At 15th IEF Conference, S.G. stressed that Principles and Purposes of Islamic Economics offer Best Solutions to Economic Issues
21 February، 2024

H.E. Koutoub Moustapha Sano, Secretary General of the Academy, took part in the dialogue session of the 15th Conference on Islamic Economics and Finance (IEF) entitled “The Role of Social Responsibility in Funding a Sustainable Human Economy”, on Wednesday 11 Sha’aban 1445, corresponding to 21 February 2024, in Kuala Lumpur, Malaysia.

His Excellency expressed his thanks to the conference organizers, the Central Bank of Malaysia, the Association of Islamic Economics Scholars, and IIUM’s Faculty of Economics and Management for the warm reception and hospitality. He spoke about the devastating effects of the grinding and terrible wars in some countries such as the ongoing civil war in Sudan, the Ukrainian-Russian war, and the genocidal war in Gaza, indicating the negative implications of these conflicts for the global economy, calling upon scholars and policymakers to pursue economic policies and programs that would promote sustainability.

His Excellency then spoke about the objectives of the Islamic economy, which aspire to achieve the comprehensive well-being of individuals, society and humanity as a whole, saying: “The Islamic economy does not only aspire to fulfill the material needs of the individual, but also seeks to fulfill the social and spiritual needs, and therefore, it aims to achieve the comprehensive well-being of the individual, society and humanity as a whole. Thus, there is an urgent need to work for the Islamic economy to become an effective economy that contributes to the concrete and comprehensive development of the individual and society. Many texts in the Quran and Sunnah exhort believers to work and encourage them to invest and develop money and consider all this as a kind of legitimate, sacred, and obligatory worship to combat poverty, destitution and oppression.

Regarding the sustainable economy called for by this conference, His Excellency emphasized: “Sustainability in the Islamic economy is essential to the development of the human economy and is closely linked to what is known as corporate social responsibility, where there is purposeful cooperation between the owners of companies and the communities in which they operate to combat poverty and destitution, achieve well-being and comprehensive development, by eliminating corruption and favoritism, by promoting good governance, and protecting the environment and ecosystem, thus contributing to growth, supporting humanitarian work to relieve disaster victims, those affected during epidemics and displaced persons during conflicts, as well as fighting greed and individualism through several mechanisms known as financial institutions, such as zakat, waqf, testaments, donations, etc.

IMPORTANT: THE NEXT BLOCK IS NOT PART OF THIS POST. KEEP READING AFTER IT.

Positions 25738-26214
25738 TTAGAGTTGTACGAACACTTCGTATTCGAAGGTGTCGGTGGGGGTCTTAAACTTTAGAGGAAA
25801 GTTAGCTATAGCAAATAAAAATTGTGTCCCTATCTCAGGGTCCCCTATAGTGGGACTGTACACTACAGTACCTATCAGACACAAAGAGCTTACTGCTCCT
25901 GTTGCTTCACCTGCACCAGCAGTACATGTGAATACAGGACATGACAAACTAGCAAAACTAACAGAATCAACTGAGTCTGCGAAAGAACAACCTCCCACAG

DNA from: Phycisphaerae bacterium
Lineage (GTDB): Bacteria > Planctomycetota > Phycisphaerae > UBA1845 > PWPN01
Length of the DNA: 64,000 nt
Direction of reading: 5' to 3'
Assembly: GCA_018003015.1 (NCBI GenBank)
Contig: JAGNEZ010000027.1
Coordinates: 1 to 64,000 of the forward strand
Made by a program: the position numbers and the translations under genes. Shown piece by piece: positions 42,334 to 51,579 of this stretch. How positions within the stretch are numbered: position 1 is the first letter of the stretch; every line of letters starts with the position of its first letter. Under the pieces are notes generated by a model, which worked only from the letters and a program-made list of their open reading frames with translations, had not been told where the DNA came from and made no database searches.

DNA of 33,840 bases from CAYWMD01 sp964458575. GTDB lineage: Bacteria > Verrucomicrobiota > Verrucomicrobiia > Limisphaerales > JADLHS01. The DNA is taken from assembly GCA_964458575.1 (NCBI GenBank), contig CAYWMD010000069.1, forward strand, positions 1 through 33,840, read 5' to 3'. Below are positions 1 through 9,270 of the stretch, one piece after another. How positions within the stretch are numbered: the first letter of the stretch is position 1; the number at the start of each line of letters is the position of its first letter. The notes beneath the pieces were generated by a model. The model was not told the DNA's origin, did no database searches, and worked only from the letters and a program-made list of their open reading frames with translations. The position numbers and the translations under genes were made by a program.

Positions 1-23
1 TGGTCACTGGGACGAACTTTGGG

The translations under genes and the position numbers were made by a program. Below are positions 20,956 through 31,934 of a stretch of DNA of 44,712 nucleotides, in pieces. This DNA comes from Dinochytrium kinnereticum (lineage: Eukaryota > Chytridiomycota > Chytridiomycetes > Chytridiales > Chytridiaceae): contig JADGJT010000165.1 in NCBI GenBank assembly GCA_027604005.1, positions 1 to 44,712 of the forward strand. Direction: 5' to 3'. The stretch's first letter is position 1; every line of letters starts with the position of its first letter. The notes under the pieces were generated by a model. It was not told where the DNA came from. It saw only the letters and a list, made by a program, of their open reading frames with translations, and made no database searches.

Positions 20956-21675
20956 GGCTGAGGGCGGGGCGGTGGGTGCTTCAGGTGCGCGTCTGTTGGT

His Excellency called for the need to connect economic activity to moral responsibility, which from the Islamic perspective means the need for economic activity to adhere to numerous values, the most important of which are mercy, justice, honesty, and piety, when satisfying the material, social and spiritual needs of the individual and society together. He also called for obligating companies to contribute to this moral, social responsibility to achieve the well-being and comprehensive development of societies by requiring companies to follow the policies and regulations in force in the host country, especially in national development and environmental preservation.

His Excellency also touched on the purposes of Islamic economics, which are derived from the five purposes/maqasid of Sharia, especially the purpose of preserving wealth, which is represented by five purposes: (i) preserving the growth of wealth by work, investment, and production, (ii) preserving the circulation of money by prohibiting hoarding, monopoly, and any activity that does not lead to this goal, (iii) preserving justice by prohibiting any economic activity that includes injustice and aggression against others, such as usury, gambling, and facilitator, and (iv) preserving the clarity of economic activity and the knowledge of all parties to it. This means prohibiting any economic activity based on gharar and ignorance, and (v) maintaining stability, which is known today as sustainability, which means maintaining the continuity and quality of economic activity in order to achieve stability, permanence, comprehensive well-being, as well as combating poverty and destitution in societies.

In the end, His Excellency emphasized that the best solution to economic issues that all other economic theories have failed to solve lies in returning to the values and objectives of Islamic economics, calling on researchers in contemporary Islamic economics to enhance their understanding and awareness of Sharia’s objectives in general, and of Islamic economics in particular, in order to contribute thoughtfully to providing visions and proposals capable of solving the economic issue represented by the inability of limited financial resources to meet the increasing needs of the individual and society; as per the Quran: “And there is no creature on earth but that upon Allah is its provision, and He knows its place of dwelling and place of storage. All is in a clear register.” (11:6), and the hadith of Prophet Mohammed (PBUH): “O people, fear Allah and be moderate in seeking a living, for no soul will die until it has received all its provision, even if it is slow in coming. So fear Allah and be moderate in seeking provision; take what is permissible and leave what is forbidden.”

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